The AEMC today published a consultation paper on a rule change proposal from ENGIE to establish voluntary market making services in the national electricity market.
A market making arrangement would increase the opportunities for market participants to trade in electricity hedge contracts and to have greater visibility of wholesale contract prices. It can be voluntary or compulsory.
The service is typically made available in less liquid markets so retailers and other market participants always have an opportunity to buy and sell electricity futures contracts. This helps to increase market liquidity and support competition and confidence in the market as a whole.
ENGIE’s rule change request proposes a tender for voluntary market making services, to be run by the Australian Energy Regulator. The request also raises a number of issues with compulsory market making mechanisms.
There has been significant work on market making in the Australian Electricity Futures market during 2018:
- A market liquidity obligation forms part of the Retailer Reliability Obligation currently being developed by the Energy Security Board.
- The ACCC recommended that the AEMC introduce a market making obligation in South Australia to boost market liquidity as part of the Retail Electricity Pricing Inquiry published in July 2018.
- In November 2018 the Commonwealth Government proposed legislation that would allow the ACCC to recommend to the Treasurer, in the event that a person has engaged in prohibited conduct, that an order be made to require an electricity company to offer electricity financial products to third parties.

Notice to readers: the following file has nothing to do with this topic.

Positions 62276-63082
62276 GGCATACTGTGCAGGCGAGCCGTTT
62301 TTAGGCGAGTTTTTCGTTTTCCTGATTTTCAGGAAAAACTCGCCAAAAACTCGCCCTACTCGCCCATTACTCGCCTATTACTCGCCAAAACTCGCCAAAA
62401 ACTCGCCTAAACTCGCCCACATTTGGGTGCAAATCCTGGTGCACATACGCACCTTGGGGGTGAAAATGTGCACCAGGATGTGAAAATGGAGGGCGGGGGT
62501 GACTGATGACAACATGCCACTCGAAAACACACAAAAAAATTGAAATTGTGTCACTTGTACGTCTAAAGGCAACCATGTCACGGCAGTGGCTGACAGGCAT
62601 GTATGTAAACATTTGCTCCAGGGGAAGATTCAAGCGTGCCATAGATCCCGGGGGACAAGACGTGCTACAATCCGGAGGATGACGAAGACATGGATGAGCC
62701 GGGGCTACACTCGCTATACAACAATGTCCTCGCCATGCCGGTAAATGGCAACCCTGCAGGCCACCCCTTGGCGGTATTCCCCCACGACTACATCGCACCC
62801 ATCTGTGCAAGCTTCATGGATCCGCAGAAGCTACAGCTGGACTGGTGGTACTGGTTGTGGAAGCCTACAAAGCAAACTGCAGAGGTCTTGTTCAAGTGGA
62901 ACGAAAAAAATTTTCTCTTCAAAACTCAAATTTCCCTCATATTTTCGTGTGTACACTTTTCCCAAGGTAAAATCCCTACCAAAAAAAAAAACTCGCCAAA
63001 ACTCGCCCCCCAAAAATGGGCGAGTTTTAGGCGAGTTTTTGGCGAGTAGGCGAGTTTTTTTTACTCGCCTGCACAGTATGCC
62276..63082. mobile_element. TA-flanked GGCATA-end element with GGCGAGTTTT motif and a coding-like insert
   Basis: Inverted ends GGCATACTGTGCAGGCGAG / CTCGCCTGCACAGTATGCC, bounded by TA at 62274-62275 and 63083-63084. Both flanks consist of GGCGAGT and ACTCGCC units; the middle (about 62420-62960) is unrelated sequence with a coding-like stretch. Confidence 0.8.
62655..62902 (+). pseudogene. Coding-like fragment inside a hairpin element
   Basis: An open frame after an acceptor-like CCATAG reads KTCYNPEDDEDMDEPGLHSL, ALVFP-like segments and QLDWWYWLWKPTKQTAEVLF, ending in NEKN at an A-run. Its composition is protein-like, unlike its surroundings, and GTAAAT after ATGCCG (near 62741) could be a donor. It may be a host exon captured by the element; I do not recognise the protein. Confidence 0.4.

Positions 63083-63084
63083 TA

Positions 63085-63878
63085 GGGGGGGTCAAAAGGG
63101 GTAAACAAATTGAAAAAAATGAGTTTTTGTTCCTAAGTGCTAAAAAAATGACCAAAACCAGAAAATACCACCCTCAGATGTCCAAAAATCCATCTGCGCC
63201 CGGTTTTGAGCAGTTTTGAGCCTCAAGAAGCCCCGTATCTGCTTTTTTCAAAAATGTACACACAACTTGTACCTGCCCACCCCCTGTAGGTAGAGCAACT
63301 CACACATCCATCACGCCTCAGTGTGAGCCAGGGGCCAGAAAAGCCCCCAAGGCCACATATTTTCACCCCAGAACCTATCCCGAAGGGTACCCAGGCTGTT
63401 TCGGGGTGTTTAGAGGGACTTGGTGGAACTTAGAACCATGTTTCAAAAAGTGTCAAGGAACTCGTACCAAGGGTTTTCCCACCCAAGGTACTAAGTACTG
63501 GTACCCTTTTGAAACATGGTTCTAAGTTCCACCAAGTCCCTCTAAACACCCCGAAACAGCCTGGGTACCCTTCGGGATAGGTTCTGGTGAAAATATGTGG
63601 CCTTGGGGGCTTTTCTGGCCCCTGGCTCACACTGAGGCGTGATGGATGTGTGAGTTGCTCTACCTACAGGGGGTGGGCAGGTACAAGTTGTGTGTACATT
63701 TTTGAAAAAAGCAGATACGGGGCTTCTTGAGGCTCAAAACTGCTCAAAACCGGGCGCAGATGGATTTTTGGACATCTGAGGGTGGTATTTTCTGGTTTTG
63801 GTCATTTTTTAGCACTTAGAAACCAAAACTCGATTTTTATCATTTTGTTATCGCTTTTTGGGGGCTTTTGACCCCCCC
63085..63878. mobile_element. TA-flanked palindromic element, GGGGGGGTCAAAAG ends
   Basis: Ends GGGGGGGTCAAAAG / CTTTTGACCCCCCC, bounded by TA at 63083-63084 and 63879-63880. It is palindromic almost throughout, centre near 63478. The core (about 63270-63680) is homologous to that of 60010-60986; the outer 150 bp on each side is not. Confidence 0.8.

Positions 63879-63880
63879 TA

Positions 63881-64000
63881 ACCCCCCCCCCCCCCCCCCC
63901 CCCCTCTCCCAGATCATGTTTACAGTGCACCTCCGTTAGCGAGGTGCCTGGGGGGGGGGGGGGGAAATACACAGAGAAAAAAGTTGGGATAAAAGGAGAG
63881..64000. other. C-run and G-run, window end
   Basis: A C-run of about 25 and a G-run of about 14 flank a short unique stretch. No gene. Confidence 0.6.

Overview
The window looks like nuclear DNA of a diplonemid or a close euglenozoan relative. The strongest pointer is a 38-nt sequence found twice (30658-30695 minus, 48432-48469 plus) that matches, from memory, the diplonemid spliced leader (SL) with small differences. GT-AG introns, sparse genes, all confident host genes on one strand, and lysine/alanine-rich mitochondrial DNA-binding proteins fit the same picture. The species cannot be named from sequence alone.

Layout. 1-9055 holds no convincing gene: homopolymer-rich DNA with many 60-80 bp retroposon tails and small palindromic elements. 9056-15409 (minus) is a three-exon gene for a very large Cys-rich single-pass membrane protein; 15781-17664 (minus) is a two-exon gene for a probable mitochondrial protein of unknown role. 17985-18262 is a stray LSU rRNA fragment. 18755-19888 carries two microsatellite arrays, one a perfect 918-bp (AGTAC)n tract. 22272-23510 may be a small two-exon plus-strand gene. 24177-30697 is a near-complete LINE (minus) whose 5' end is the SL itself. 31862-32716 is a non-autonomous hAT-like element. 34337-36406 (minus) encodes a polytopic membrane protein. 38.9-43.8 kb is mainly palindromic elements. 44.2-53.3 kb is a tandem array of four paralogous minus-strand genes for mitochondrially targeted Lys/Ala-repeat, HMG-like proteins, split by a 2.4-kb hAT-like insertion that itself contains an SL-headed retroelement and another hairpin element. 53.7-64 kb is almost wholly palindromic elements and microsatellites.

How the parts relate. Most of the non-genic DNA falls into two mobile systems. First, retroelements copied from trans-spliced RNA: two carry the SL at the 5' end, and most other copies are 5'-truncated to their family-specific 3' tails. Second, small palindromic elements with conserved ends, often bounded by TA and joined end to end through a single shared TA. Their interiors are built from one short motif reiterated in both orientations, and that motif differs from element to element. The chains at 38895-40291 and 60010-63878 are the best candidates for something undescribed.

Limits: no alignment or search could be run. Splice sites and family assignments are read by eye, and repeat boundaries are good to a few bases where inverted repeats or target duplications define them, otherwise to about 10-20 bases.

- ASX commenced a process in July 2018 to introduce a voluntary market making scheme to the Electricity Futures market. The ASX aims to have the scheme in place by 1 April 2019.
Internationally, market making arrangements for electricity markets have been introduced in recent years in New Zealand, Singapore and the United Kingdom.
The Commission will be looking at all these developments as part of its consideration of the rule change proposal.
Submissions on the consultation paper are due by 7 February 2019.
Media: Prudence Anderson, Communication Director, 0404 821 935 or (02) 8296 7817
Background: Contracting in the national electricity market
Electricity retailers and large energy users enter into various wholesale hedging contracts to manage their financial risks and to have more certainty over wholesale energy costs.
These contracts fix the wholesale price retailers pay for electricity over the course of a year, or several years. This reduces retailers’ exposure to the highs and lows of the spot market - which can go as low as minus $1,000 per MWh, and as high as $14,500 per MWh - and smooths their costs. Retailers can then offer their customers stable retail prices, which typically change only once a year.
For generators, entering into wholesale hedging contracts increases the certainty of their revenue streams, which allows them to get funding for their generation investments from banks or other financial institutions.
Banks and some other types of financial institutions are also able to participate in the market and offer contracts without actually owning physical generation assets.
To work effectively, the contracts market needs to be liquid – that is, there must be enough contracts available for retailers and large users to manage their wholesale risk, and for generators to finance their investment.